# Logistic Regression With PCA – Speeding Up and Benchmarking

This entry is part 5 of 21 in the series Machine Learning Algorithms

## Introduction to PCA Algorithm:

When data becomes too much in its dimension then it becomes a problem for pattern learning. Too much information is bad because of two things: compute and execution time and quality of the model fit. When the dimension of the data is too high we need to find a way to reduce it. But that reduction has to be done in such a way that we maintain the all relevant information in the original data.  The algorithm that we are going to discuss in this article does this job. The algorithm is quite famous and widely used in a variety of tasks. Its name is Principal Component Analysis aka PCA.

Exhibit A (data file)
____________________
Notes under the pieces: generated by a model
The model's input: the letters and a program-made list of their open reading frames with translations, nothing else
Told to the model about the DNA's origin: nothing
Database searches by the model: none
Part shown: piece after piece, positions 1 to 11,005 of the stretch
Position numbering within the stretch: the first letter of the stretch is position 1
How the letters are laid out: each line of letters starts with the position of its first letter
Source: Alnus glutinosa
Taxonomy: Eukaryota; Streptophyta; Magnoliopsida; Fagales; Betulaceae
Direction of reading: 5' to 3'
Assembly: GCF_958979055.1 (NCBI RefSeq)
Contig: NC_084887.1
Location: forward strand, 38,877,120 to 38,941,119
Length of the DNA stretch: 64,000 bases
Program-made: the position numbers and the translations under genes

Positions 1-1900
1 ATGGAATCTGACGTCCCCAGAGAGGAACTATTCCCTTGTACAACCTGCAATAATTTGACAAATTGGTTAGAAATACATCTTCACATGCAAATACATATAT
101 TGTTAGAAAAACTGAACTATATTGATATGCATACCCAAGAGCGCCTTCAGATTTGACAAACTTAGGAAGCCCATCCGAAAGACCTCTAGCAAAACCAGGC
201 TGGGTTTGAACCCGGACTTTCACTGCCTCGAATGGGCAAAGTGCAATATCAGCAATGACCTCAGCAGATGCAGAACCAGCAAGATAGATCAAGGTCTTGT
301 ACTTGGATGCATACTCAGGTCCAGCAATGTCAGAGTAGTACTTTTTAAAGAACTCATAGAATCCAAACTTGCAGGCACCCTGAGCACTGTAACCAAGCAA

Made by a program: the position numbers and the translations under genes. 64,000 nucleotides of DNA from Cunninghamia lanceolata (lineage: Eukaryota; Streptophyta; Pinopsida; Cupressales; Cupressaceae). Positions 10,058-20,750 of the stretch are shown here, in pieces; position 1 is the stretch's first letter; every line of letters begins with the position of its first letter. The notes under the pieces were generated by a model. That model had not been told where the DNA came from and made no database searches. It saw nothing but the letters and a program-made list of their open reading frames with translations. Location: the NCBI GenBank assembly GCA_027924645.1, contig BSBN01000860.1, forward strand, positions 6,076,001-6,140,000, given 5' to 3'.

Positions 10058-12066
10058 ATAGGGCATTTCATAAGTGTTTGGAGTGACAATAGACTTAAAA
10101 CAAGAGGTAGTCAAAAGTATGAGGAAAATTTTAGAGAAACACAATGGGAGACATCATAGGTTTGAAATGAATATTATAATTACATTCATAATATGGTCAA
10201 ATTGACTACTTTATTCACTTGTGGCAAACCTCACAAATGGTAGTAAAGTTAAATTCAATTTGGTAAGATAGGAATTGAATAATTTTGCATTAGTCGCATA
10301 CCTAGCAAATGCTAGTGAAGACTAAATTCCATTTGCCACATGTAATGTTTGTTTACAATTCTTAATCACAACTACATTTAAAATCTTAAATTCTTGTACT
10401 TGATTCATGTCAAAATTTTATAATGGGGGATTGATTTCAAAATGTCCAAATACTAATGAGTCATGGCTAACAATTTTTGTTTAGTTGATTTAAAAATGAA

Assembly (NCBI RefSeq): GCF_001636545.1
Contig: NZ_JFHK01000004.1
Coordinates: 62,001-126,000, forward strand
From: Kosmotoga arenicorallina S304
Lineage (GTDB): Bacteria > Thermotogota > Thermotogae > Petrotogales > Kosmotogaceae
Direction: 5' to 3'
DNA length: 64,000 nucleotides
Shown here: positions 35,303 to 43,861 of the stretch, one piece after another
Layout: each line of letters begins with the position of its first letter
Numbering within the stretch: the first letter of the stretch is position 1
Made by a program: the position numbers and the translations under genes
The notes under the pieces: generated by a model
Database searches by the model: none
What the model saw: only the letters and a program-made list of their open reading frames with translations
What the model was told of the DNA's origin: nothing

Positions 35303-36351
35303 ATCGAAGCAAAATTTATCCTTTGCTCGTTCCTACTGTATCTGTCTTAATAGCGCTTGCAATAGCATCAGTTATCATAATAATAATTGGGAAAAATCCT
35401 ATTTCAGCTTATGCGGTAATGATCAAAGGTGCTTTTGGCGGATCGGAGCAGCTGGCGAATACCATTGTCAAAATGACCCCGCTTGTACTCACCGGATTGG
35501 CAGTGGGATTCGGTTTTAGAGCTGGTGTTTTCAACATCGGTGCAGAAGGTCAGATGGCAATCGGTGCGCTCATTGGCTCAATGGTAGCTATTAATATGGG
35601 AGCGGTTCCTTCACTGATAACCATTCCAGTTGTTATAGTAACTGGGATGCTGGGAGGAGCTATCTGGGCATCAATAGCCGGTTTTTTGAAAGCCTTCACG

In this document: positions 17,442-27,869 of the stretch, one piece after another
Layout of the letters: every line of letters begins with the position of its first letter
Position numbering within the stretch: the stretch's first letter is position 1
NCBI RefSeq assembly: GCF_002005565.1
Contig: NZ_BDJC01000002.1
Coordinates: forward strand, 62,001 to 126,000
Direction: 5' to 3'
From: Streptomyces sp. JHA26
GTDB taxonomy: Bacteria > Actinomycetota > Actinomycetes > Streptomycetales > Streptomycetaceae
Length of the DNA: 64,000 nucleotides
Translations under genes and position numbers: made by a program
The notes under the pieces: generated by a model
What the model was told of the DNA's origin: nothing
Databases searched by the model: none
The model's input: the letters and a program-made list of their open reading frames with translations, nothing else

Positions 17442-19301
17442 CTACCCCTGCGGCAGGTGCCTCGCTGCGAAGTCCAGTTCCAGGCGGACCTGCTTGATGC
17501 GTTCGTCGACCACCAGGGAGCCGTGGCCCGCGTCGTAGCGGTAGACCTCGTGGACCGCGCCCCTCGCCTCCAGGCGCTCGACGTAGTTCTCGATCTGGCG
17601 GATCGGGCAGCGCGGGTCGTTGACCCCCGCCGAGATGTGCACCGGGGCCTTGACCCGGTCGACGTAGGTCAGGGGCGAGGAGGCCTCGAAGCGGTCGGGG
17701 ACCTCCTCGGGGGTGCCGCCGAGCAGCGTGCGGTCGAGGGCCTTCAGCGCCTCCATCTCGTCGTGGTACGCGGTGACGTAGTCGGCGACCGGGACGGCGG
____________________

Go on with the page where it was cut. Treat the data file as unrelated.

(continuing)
The main purpose of the principal component analysis is to find the dimensions of maximum variance and to recast the data into these fewer dimensions so that the information needed for the Machine Learning Algorithm to do its job is intact. Free Step-by-step Guide To Become A Data Scientist

Subscribe and get this detailed guide absolutely FREE

PCA is used to transform a high-dimensional dataset into a smaller-dimensional subspace; into a new coordinate system. In the new coordinate system, the first axis corresponds to the first principal component, which is the component that explains the greatest amount of the variance in the data.

In simple words, the principal component analysis is a method of extracting important variables known as principal components from a large set of variables available in a data set. It captures as much information as possible from the original high dimensional data. It represents the original data in terms of its principal components in a new dimension space.